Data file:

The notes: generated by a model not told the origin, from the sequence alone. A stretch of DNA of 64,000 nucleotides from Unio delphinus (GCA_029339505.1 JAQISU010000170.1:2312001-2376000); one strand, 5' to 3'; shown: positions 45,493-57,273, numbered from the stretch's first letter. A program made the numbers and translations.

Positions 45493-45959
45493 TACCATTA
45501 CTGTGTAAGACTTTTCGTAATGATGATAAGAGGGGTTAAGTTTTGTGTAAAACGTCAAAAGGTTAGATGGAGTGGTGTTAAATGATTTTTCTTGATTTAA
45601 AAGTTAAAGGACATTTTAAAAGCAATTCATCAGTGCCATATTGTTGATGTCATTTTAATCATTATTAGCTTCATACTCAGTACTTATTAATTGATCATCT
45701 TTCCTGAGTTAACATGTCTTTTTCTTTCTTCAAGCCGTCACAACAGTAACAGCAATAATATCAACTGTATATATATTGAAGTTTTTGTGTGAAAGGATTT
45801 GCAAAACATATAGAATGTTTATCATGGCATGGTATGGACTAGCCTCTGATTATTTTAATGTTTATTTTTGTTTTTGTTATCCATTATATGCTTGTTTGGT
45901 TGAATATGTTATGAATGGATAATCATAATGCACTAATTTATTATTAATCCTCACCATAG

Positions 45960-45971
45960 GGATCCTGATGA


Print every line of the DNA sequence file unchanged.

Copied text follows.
The notes: generated by a model not told the origin, from the sequence alone. A stretch of DNA of 64,000 nucleotides from Unio delphinus (GCA_029339505.1 JAQISU010000170.1:2312001-2376000); one strand, 5' to 3'; shown: positions 45,493-57,273, numbered from the stretch's first letter. A program made the numbers and translations.

Positions 45493-45959
45493 TACCATTA
45501 CTGTGTAAGACTTTTCGTAATGATGATAAGAGGGGTTAAGTTTTGTGTAAAACGTCAAAAGGTTAGATGGAGTGGTGTTAAATGATTTTTCTTGATTTAA
45601 AAGTTAAAGGACATTTTAAAAGCAATTCATCAGTGCCATATTGTTGATGTCATTTTAATCATTATTAGCTTCATACTCAGTACTTATTAATTGATCATCT
45701 TTCCTGAGTTAACATGTCTTTTTCTTTCTTCAAGCCGTCACAACAGTAACAGCAATAATATCAACTGTATATATATTGAAGTTTTTGTGTGAAAGGATTT
45801 GCAAAACATATAGAATGTTTATCATGGCATGGTATGGACTAGCCTCTGATTATTTTAATGTTTATTTTTGTTTTTGTTATCCATTATATGCTTGTTTGGT
45901 TGAATATGTTATGAATGGATAATCATAATGCACTAATTTATTATTAATCCTCACCATAG

Positions 45960-45971
45960 GGATCCTGATGA